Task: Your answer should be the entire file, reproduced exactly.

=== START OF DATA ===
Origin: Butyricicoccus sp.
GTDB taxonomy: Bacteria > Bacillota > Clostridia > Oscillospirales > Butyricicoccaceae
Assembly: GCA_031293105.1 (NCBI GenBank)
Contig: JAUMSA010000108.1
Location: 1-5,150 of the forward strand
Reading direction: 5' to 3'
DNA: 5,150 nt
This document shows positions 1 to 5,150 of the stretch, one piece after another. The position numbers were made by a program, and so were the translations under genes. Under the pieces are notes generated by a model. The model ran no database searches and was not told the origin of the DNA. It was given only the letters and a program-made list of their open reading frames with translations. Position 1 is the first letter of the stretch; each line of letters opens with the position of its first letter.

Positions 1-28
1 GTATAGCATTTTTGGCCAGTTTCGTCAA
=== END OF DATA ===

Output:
Origin: Butyricicoccus sp.
GTDB taxonomy: Bacteria > Bacillota > Clostridia > Oscillospirales > Butyricicoccaceae
Assembly: GCA_031293105.1 (NCBI GenBank)
Contig: JAUMSA010000108.1
Location: 1-5,150 of the forward strand
Reading direction: 5' to 3'
DNA: 5,150 nt
This document shows positions 1 to 5,150 of the stretch, one piece after another. The position numbers were made by a program, and so were the translations under genes. Under the pieces are notes generated by a model. The model ran no database searches and was not told the origin of the DNA. It was given only the letters and a program-made list of their open reading frames with translations. Position 1 is the first letter of the stretch; each line of letters opens with the position of its first letter.

Positions 1-28
1 GTATAGCATTTTTGGCCAGTTTCGTCAA